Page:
Yahoo Talks Mobile, But Not Revenue


Any expectations that Yahoo might disclose mobile revenue after Google last week did so for the first time -- to the tune of a $1 billion run rate -- weren't met in during the Web portal's third quarter earnings call Tuesday.

In its earnings call, Google broke out display ad revenue to boot, reporting a run rate of $2.4 billion. From Yahoo there was plenty of talk about mobile initiatives but little in the way of numbers.

Yahoo CEO Carol Bartz gave run-down of new apps released on Apple and Android devices during the quarter, covering properties such as the Yahoo Mobile home page, Finance, Movies, Mail and fantasy football.

Asked by UBS analyst Brian Pitz about what the company is doing to start monetizing display on mobile, Bartz spoke in generalities, saying, mobile advertising "is a very fast-growing area for all of us off a small base, and we have exactly those kind of numbers." She emphasized mobile, whether in the form of an iPad or a smartphone or netbook, as part of a larger media buy on Yahoo.



So advertisers are interested in optimizing display ads for connected devices, and Yahoo is working with them to try to accomplish that goal on smaller screens. With its push behind mobile apps during the quarter, Bartz indicated Yahoo now had an audience of 50 million unique visitors via apps in the U.S. "It looks to us like there is a lot of momentum," she said. "Fantasy Football, Mail and especially our new mail client that's coming out, Messenger -- we're seeing a lot of uptick on these."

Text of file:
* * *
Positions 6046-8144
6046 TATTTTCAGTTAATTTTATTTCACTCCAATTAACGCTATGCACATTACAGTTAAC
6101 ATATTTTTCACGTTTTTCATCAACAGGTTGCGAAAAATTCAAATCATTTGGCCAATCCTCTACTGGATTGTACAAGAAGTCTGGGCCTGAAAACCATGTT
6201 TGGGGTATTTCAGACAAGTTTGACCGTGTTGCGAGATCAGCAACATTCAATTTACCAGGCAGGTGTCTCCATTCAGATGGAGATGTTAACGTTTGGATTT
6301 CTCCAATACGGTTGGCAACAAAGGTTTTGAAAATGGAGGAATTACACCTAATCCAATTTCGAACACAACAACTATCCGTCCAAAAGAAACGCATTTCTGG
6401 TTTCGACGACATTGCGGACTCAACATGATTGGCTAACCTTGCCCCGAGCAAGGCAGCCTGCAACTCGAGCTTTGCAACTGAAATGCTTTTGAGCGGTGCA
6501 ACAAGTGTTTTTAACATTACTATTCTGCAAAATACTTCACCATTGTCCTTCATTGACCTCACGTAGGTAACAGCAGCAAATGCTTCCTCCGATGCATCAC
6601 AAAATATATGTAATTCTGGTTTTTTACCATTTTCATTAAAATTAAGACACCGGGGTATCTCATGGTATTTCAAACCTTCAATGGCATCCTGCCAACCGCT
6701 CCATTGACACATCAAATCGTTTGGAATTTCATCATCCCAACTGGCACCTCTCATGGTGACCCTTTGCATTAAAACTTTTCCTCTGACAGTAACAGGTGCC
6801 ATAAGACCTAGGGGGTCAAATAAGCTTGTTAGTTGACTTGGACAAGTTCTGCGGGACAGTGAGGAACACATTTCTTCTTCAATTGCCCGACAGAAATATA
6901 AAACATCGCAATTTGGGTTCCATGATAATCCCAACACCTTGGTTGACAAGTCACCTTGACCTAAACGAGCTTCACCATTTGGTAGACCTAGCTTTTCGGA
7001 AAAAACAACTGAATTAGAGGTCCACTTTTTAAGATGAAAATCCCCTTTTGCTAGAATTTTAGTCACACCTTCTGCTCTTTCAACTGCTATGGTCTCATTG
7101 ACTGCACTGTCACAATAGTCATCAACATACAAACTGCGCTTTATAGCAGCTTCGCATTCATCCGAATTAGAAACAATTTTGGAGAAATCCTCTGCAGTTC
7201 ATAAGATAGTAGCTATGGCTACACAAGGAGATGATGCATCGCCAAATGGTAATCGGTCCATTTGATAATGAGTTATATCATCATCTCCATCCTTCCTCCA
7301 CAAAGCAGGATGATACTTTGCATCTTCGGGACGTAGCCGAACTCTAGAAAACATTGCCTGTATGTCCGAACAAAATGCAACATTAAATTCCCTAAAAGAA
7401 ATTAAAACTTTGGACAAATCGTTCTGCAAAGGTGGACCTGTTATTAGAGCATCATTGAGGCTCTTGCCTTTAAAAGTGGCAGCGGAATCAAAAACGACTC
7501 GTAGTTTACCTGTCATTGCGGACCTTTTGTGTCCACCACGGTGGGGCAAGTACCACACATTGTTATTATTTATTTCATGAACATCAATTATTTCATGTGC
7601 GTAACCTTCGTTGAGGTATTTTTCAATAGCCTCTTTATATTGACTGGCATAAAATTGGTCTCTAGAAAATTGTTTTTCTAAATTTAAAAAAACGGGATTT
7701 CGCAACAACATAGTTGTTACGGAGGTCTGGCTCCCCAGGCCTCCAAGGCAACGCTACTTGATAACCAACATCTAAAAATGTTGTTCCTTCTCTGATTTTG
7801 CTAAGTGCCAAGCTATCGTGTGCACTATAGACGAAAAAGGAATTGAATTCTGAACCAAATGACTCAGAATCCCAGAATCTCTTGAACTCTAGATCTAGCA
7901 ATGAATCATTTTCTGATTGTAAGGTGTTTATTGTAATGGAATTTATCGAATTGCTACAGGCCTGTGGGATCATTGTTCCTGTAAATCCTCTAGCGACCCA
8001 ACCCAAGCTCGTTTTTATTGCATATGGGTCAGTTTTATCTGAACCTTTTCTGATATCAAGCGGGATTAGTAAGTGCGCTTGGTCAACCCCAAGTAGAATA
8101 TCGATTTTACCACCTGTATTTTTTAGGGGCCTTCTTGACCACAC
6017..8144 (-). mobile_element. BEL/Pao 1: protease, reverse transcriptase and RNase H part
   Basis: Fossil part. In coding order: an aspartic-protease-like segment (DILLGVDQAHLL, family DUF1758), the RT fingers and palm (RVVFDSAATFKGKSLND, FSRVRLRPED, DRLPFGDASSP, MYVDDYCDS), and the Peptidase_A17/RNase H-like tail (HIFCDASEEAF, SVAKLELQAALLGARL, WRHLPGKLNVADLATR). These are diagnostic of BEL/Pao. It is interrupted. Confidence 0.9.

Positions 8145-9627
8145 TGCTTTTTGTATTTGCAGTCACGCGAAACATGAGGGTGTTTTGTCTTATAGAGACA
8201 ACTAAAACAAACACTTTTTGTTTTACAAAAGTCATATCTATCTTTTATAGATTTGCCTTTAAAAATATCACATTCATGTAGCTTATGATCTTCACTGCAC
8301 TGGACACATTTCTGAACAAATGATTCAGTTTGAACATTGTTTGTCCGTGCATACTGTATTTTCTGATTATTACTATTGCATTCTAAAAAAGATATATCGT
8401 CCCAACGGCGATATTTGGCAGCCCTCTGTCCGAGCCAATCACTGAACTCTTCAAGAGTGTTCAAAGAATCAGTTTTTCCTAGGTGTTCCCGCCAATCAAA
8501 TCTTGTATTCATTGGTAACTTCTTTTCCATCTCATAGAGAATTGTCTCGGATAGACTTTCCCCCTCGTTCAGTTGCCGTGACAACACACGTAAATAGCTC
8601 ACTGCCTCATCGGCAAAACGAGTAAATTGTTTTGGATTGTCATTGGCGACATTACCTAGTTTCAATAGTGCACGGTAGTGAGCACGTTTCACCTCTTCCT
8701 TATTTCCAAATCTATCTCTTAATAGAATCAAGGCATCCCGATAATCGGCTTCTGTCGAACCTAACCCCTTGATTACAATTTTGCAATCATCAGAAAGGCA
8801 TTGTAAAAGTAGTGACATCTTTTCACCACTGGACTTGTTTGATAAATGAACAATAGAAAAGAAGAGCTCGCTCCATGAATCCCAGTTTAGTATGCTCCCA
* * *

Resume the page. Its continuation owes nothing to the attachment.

What this all adds up to in terms of actual dollars is hard to say, but it's likely not anywhere near Google's $1 billion mobile revenue, generated chiefly by search. Yahoo also doesn't have an equivalent of Android or its own handsets, so it's not engaged in the smartphone race in the same way as Google, Apple or Microsoft. But it obviously wants to benefit from the wider audience that the proliferation of smartphones and other devices represent.

Yahoo's role in helping to power the new Starbucks Digital Network that formally debuted today seems another step in that direction.

But with the departure of David Ko, formerly Yahoo senior VP of audience and mobile, earlier this month to Zynga, and a report Tuesday that David Katz, Yahoo's VP for Mobile, North America was also out, the company's mobile division is currently rudderless. According to All Things Digital, Katz's exit is part of a reorganization in the aftermath of Ko leaving. When isn't Yahoo restructuring management?

Ko himself replaced then-chief of mobile Marco Boerries only early last year. And there has been more executive shuffling at lower levels of Yahoo's mobile operations in between. Perhaps when, and if, the leadership of Yahoo's mobile business is more settled, the company will have revenue figures it's ready to talk about. But that's a big "if" given the history of high executive turnover at Yahoo.

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